This is the fifth edition of The Child’s Story Bible and also the Golden Anniversary Edition. Through the years, the author’s daughter, Marianne Vos Radius, has revised and rewritten portions of her mother’s book, while being careful to retain her mother’s style and gift of story-telling.
This Golden Anniversary Edition is attractively bound in a leather-like binding and uses the traditional style of illustrations that appeared in the original edition. The format and art work is an improvement over the most recent paper back edition.
Also included at the end of this edition is a useful explanation of some of the Biblical terms used in the stories.
Apart from some of the interpretive statements in the stories and some of the artist’s interpretations of Jesus (e.g. the one of Christ on the cross) I recommend it for the covenant home.
Sojourners is a Christian magazine, which according to the blurb sent along with the book, has an “awesome” impact on Christianity in this country. It is, however, a “‘left-wing” publication which consistently parrots the communist line in all international and national issues. According to the book, the magazine is a part of the Institute for Policy Studies, which is leftist and could conceivably be a Communist front organization. Senator Mark Hatfield of Oregon is claimed to be closely connected with the magazine, and the book is intended to blunt his campaign for re-election.
The book was written to expose the communistic leanings of the magazine, the IPS and Senator Hatfield. It treats 53 different subjects, in each case gives quotes from Sojourners which show the position of the magazine on this subject, offers comment and references, to prove both the communist line ofSojourners and the bias of the magazine in consistently altering, ignoring or denying the facts in a given situation.
The book is not always as careful as it ought to be in documenting its position and the book is spoiled by many typographical errors.
The history of the English Nation and the history of the Church in England are some of the most interesting in the whole field of .historical studies. This is probably why so many books have been written in this field. I would guess that it would take a rather large library just to hold these books. This addition to this vast library is intended to give readers who are Christians a greater appreciation for the English element in their heritage. The blurb sent along with the book says that Edwards has “paid more attention to people, to literature, architecture, art and prayer, and to the Church’s setting in the social and political life of the age than to ecclesiastical administration or theological controversy.” This characterization of the book is correct and is both the strength and the weakness of the book.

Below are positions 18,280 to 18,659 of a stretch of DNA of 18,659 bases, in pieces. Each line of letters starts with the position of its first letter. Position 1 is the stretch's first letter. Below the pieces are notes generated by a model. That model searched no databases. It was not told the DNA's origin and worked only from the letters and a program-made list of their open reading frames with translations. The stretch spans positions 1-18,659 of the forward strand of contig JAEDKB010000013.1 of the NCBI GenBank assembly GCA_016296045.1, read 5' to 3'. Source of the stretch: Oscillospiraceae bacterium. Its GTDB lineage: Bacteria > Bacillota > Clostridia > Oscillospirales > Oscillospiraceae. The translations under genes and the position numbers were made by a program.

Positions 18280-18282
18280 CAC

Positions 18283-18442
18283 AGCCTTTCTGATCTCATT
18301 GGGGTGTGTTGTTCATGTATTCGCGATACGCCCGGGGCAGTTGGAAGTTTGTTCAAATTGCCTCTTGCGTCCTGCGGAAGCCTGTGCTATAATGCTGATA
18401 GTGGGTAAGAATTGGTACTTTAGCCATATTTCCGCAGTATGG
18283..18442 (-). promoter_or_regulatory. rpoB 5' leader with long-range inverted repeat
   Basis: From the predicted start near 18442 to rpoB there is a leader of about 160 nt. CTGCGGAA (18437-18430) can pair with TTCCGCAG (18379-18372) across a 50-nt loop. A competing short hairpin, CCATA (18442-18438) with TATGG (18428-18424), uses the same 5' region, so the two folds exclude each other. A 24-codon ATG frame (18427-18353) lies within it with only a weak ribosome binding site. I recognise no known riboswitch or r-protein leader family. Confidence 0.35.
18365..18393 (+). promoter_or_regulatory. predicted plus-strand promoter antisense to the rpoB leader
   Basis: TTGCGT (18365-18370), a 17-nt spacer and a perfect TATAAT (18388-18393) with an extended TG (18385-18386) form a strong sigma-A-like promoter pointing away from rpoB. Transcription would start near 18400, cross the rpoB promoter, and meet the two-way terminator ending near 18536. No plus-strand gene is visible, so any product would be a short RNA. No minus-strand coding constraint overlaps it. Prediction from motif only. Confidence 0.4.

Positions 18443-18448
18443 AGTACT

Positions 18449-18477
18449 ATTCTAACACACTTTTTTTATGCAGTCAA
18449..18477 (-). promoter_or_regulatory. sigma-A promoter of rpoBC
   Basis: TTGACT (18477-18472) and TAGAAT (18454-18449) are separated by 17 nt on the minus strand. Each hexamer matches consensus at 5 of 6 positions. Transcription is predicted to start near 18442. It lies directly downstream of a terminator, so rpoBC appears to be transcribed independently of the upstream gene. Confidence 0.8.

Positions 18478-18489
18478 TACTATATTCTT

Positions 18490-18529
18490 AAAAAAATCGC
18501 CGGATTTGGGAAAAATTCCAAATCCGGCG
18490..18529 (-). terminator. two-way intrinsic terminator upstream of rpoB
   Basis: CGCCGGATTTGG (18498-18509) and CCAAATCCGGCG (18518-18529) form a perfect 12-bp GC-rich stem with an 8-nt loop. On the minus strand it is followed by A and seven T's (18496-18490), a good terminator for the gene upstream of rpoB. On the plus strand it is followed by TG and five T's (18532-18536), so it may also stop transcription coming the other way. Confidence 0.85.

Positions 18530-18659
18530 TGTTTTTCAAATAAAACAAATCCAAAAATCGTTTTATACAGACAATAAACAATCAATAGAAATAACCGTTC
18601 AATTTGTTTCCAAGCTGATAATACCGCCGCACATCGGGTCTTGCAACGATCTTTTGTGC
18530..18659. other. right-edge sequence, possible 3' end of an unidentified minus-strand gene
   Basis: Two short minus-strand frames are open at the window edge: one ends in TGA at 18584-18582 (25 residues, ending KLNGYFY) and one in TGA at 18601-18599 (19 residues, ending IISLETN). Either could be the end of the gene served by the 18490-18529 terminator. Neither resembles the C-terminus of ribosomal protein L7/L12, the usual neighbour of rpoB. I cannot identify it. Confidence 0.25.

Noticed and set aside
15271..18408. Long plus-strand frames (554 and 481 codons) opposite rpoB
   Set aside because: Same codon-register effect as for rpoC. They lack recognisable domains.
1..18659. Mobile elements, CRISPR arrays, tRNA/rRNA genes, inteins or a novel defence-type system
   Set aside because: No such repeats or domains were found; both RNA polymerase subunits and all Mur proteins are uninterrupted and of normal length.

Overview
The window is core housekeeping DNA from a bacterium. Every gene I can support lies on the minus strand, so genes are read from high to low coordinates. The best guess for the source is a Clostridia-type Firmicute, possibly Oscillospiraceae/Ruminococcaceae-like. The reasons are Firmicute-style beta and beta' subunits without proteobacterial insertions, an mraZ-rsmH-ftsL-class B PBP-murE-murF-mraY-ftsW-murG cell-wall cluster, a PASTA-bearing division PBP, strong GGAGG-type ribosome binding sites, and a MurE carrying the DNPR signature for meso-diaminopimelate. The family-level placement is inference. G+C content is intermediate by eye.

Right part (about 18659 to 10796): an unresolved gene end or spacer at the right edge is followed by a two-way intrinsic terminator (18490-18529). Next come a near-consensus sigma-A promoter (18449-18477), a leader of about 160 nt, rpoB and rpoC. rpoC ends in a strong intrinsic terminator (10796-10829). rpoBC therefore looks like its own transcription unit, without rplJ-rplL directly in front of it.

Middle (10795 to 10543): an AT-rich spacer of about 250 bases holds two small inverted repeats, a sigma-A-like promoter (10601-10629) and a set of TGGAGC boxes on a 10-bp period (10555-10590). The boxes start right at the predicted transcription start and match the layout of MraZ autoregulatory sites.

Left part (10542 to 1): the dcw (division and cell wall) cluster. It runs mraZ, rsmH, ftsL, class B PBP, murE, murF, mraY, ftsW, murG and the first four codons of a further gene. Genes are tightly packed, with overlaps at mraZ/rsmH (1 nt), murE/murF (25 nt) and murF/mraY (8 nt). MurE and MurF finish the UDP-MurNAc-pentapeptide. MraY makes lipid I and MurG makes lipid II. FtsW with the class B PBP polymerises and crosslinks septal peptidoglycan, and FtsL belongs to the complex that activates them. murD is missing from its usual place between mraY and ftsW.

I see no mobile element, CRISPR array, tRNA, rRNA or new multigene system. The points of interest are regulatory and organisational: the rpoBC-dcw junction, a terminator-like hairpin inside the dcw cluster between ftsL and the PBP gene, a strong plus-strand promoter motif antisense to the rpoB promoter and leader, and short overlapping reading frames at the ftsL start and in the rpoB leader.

It is the book’s strength because it gives a great deal of information not readily available in other books. There is a mass of detail, both interesting and instructive. But it is the weakness of the book because the book gives these data without much analysis and evaluation, the book almost requires a knowledge of English secular history to be understandable, and it does not give a proper place to the importance of the church. For example, the book considers Chaucer to be more important in the history of the church than John Wycliffe.
It is recommended especially to those who are students of or are interested in the history of the English nation or the development of the church there. It is the first in a series.
Although the number of books on Neo-Pentecostalism continues to grow, this addition to the literature is a worthwhile one, which anyone interested in the movement ought to have. The author was born in Northern Ireland, educated in various schools in Canada and this country, and is now serving a Baptist Church in Ontario.
While the purpose of this book is in part to expose the error of “gift theology” as it is maintained by Pentecostalism, the chief aim of the book is to develop a positive concept of the Scriptural teachings concerning gifts of the church. Hence the book is both negative and positive—and this is partially its value.
The author proceeds from the basic premise that Pentecostalism is subjective in its theology and thus divorces the Christian’s life from Scripture. It is from this perspective that he attacks the doctrine of gifts maintained in Pentecostal circles. Both his discussions of the gifts of miracles and tongue-speaking are excellent and one can find in these discussions material which is rarely considered. The strength of the discussion is, however, its analysis of Scripture and the pertinent Scriptural passages.
Perhaps the author is not quite as strong in the positive part of the book where he discusses what Scripture actually does teach about various gifts in the church. A Reformed man would have some trouble with some of his ideas. Nevertheless, this positive approach is important and needed. It is not sufficient to show where Pentecostalism has gone astray; it is equally important to make clear all that Scripture has to say about gifts in the church as they are worked by the Spirit. The book attempts to do this, and can well serve as a starting point for further discussion and instruction on this matter.
We recommend this book to our readers.